Discover Austin: South Congress - Episode 93

In 1910, construction of a permanent bridge across the Colorado River allowed Congress Avenue to expand southward. That portion of town has seen it's ups and downs since then, but is now one of the most popular destinations in Austin.  If you'd prefer to read about South Congress, you can find the transcript below the video.

Greetings!  I’m Craig Smyser with 1835 Realty.  Just south of downtown is one of the city’s most popular shopping and dining destinations.  We’re going to spend some time soaking in South Congress on this episode of Discover Austin.

South Congress, often referred to as SoCo, is the stretch of South Congress Avenue that runs from Lady Bird Lake to Oltorf, though the real heart of it runs from Riverside to Mary.  It’s host to many excellent restaurants, vintage shops, and boutiques.  In fact, I would use the word eclectic to describe a lot of the businesses along this stretch.  Allen’s Boots is family owned and opened in 1977.  It’s packed from floor to ceiling with over 4,000 boots and other apparel.  Monkey See, Monkey Do is loaded with novelty toys for kids and adults, alike.  Other notable shops include, Parts & Labour, Tesoros Trading Company, and the more recent addition of Austin’s own Kendra Scott.  Of course, Big Top Candy Shop already has it’s own Discover Austin episode and is always worth a stop.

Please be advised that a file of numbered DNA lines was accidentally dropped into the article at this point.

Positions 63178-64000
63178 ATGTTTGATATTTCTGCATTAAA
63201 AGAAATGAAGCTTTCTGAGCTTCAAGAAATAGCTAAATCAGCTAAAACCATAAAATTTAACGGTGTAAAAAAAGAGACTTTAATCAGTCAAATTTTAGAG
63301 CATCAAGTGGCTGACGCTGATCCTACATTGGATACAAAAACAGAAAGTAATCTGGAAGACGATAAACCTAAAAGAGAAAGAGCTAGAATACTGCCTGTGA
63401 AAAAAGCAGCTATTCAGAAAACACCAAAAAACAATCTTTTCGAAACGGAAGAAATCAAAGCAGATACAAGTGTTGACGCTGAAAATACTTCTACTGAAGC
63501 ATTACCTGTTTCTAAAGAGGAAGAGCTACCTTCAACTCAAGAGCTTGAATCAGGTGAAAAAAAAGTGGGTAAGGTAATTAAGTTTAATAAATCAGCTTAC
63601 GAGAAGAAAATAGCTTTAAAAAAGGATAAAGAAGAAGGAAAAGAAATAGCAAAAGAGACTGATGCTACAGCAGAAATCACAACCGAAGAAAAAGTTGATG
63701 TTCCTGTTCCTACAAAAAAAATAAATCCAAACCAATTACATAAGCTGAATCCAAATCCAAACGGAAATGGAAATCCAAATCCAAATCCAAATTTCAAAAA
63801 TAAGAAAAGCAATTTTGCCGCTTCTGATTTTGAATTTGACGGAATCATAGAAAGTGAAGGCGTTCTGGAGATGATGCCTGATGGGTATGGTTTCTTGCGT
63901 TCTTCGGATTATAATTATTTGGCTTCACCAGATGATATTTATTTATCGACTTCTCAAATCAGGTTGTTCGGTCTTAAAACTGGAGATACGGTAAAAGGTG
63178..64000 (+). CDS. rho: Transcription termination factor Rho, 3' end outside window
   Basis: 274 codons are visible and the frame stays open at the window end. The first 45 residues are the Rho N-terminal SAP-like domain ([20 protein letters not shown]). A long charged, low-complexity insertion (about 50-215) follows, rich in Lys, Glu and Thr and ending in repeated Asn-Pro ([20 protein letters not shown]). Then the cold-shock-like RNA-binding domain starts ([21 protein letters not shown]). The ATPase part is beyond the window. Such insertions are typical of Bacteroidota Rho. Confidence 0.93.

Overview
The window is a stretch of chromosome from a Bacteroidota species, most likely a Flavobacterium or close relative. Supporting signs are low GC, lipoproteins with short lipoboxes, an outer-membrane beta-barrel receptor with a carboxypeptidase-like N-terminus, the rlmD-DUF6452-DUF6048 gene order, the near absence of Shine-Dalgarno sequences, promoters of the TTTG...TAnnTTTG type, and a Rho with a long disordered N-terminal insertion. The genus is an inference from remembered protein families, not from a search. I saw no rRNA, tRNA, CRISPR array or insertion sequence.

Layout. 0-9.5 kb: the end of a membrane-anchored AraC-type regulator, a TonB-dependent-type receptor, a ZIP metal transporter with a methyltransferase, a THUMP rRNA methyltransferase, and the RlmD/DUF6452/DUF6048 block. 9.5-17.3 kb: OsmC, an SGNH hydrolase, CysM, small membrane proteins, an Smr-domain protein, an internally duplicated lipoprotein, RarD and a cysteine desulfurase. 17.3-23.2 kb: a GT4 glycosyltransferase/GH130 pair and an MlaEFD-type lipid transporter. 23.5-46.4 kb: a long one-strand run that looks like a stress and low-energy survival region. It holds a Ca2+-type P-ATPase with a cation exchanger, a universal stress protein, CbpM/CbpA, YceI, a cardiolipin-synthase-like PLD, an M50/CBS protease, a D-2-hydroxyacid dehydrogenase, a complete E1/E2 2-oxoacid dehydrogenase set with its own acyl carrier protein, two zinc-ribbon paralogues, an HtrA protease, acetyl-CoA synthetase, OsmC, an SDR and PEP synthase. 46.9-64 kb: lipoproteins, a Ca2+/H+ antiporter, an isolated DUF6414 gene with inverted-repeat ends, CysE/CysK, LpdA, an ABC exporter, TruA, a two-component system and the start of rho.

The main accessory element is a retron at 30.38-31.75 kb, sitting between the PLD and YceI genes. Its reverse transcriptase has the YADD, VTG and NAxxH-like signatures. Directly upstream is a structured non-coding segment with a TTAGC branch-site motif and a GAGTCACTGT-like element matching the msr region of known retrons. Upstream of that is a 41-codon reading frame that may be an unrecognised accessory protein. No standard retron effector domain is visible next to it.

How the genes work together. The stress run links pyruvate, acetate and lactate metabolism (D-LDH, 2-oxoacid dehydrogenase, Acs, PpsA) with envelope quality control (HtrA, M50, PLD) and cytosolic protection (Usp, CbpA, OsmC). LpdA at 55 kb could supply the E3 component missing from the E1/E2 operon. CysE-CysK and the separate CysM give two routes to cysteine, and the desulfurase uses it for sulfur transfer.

There’s plenty of excellent dining options, too.  Home Slice Pizza is an Austin favorite and the subject of a previous episode.  Perla’s is a seafood and oyster bar with a great patio area.  Vespaio opened in 1998 and some of the investors questioned the location – I think it turned out alright for them.   Guero’s Taco Bar is another great restauant.  I won’t name all the incredible restaurants, but I can assure you there are a lot of fine, locally-owned restaurants on SoCo.  And don’t forget dessert – Amy’s Ice Creams is one of my favorites.

The Continental Club is yet another iconic place.  It opened in 1955 and is one of the longest continually operating clubs in Austin.  Originally a supper club, it’s now one of the city’s mainstays of live music entertainment.

A few motels continue to stand the test of time.  The Austin Motel opened in 1938 and still has the original sign.  No, your not the only one who sees the resemblance.  The Hotel San Jose also opened in the 1930s.  It hosts the annual South by San Jose Festival in its parking lot each year around the same time as South by Southwest.

The School for the Deaf opened in 1856 and sits on 57 acres.  In 1981 it became a state agency.  It has the distinction of being the oldest continually operating public school in Texas.

From the beginning, Congress Avenue was the main street of Austin.  However, it wasn’t until the first permanent bridge was built in 1910 that South Congress started to become a viable place for business.  It bustled for a few decades until the 1950s when many businesses moved to be closer to I-35 when it opened.  SoCo was a bit rough in the 60s, 70s, and into the 80s as crime and drugs moved in.  However, by the late 80s, the area was cleaning up and businesses returning drawn by lower rents.  SoCo definitely is a runaway success today.

The next time you’re ready to soak up some true Austin culture, take a stroll down South Congress to shop, eat, and even spend the night at a host of locally-owned businesses.  I’m Craig Smyser with 1835 Realty, thanks for joining me for this episode of Discover Austin.

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